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  • Writer's pictureWesley Prent

If you are over 50, You May Be at risk of getting shingles!

Updated: Jun 6

What is Shingles? Shingles, also known as herpes zoster, is a viral infection caused by the reactivation of the varicella-zoster virus, the same virus that causes chickenpox. After recovering from chickenpox, the virus remains dormant in nerve tissue and can reactivate years later as shingles, typically causing a painful rash.


How Do You Get Shingles?

To develop shingles, you must have had chickenpox earlier in life. The varicella-zoster virus stays in your body, lying dormant in your nerve cells. For reasons not entirely clear, the virus can reactivate, especially when the immune system is weakened by age, stress, or medical conditions. While shingles itself isn't contagious, the virus can spread to someone who has never had chickenpox or been vaccinated, causing them to develop chickenpox, not shingles.

What Does Shingles Feel Like?

Initial Symptoms:

  • Pain and Sensitivity: Before the rash appears, you might experience pain, burning, tingling, or extreme sensitivity in a localized area of your body. This is often felt on one side of the torso or face.

  • General Discomfort: You might also feel generally unwell, with symptoms such as headache, fever, fatigue, and sensitivity to light.

Rash Development:

  • Red Rash: A red rash develops a few days after the initial pain, typically appearing on one side of the body in a stripe or band-like pattern.

  • Blisters: The rash progresses to fluid-filled blisters, similar to chickenpox, which can be itchy and very painful.

Acute Phase:

  • Severe Pain: The pain associated with shingles can be intense, described as sharp, burning, or shooting.

  • Itching and Tingling: Along with pain, the affected area may be extremely itchy or tingly.

  • Skin Sensitivity: The skin in the affected area can be highly sensitive to touch, making even light contact painful.

Healing Phase:

  • Crusting Over: The blisters eventually burst, dry out, and form scabs. This process can take several weeks.

  • Diminishing Pain: Pain may gradually decrease as the rash heals, but for some people, the pain persists.

Complications:

  • Postherpetic Neuralgia (PHN): In some cases, the pain continues long after the rash has healed, known as postherpetic neuralgia. This condition can last for months or even years and involves persistent pain in the area where the rash occurred.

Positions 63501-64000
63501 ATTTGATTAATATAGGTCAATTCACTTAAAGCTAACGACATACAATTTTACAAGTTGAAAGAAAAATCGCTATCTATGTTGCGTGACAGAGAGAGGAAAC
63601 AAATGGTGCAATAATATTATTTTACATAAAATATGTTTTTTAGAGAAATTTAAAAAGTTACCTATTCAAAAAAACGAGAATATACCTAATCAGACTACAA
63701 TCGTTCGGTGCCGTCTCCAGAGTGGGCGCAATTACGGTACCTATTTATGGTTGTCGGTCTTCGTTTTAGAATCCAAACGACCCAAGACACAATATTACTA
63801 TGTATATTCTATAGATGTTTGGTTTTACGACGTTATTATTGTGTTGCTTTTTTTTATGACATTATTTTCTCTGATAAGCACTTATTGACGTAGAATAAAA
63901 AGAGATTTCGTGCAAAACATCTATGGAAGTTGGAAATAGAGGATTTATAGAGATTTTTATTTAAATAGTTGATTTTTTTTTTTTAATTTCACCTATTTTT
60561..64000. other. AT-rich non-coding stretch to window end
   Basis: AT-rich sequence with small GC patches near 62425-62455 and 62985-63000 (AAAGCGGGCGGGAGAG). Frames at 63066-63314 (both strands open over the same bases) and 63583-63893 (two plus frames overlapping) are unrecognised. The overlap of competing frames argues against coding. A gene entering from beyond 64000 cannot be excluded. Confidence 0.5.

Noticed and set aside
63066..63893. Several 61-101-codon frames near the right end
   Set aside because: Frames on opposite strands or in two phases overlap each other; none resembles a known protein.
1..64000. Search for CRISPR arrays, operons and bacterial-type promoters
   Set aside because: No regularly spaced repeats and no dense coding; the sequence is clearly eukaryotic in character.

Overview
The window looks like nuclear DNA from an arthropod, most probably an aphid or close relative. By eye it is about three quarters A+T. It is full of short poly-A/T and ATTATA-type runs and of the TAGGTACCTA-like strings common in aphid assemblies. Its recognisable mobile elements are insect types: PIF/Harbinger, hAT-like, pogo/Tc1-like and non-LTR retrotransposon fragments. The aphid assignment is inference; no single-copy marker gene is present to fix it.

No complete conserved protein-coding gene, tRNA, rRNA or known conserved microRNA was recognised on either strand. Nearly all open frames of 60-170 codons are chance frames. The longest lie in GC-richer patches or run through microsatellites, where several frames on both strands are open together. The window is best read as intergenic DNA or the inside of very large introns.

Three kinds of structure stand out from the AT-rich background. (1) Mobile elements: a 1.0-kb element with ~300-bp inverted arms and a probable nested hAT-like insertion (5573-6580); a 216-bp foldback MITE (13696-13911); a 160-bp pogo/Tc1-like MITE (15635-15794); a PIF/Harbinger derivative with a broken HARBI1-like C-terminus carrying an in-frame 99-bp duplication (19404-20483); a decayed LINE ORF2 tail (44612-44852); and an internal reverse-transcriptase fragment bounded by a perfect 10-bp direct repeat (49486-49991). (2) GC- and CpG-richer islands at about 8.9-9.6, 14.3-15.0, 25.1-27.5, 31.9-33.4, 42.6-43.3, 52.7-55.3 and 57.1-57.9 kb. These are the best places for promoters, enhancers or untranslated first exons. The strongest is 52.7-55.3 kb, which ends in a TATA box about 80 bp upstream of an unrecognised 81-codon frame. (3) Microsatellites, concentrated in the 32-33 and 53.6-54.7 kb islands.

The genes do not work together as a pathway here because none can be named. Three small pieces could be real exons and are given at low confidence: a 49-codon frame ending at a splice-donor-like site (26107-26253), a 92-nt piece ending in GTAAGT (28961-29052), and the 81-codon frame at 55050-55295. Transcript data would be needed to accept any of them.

• Scarring: The rash can leave scars once it has healed.

  • Other Symptoms: Severe cases can lead to complications like vision loss (if the eyes are affected), neurological problems, or skin infections.

Psychological Impact:

  • Emotional Distress: The intense pain and prolonged discomfort can lead to stress, anxiety, and depression.

Should You Worry About Getting Shingles?

Your risk of getting shingles increases with age, particularly after 50, and if you have a weakened immune system due to health conditions or treatments. If you've had chickenpox, the virus is already in your body and could reactivate as shingles.

Steps to Prevent Shingles

  1. Vaccination:

  • Shingrix: Recommended for adults aged 50 and older, Shingrix is administered in two doses and is over 90% effective.

  • Zostavax: An alternative for those 60 and older, given as a single injection, though it is less commonly used now.

  1. Maintain a Healthy Immune System:

  • Diet and Nutrition: Eat a balanced diet rich in vitamins and minerals.

  • Exercise: Engage in regular physical activity.

  • Sleep: Ensure you get adequate sleep.

  • Stress Management: Practice stress-reducing techniques like meditation, yoga, or deep breathing exercises.

  1. Avoid Contact with Chickenpox: If you haven't had chickenpox or been vaccinated, avoid close contact with individuals who have active chickenpox or shingles.

Statistics of Getting Shingles

  • General Incidence: About 1 in 3 people in the United States will develop shingles in their lifetime.

  • Age Factor: The risk increases significantly with age:

  • For people aged 60 and older, the rate is about 10 per 1,000 person-years.

  • For those aged 50-59, it's about 5 per 1,000 person-years.

  • Overall Risk: The lifetime risk of developing shingles is approximately 30%.


Conclusion

Shingles can be a painful and debilitating condition, especially for older adults and those with weakened immune systems. Understanding the symptoms and taking preventive measures, especially vaccination, can significantly reduce your risk. If you are over 50 or have other risk factors, talk to your healthcare provider about the shingles vaccine and other steps you can take to protect yourself.



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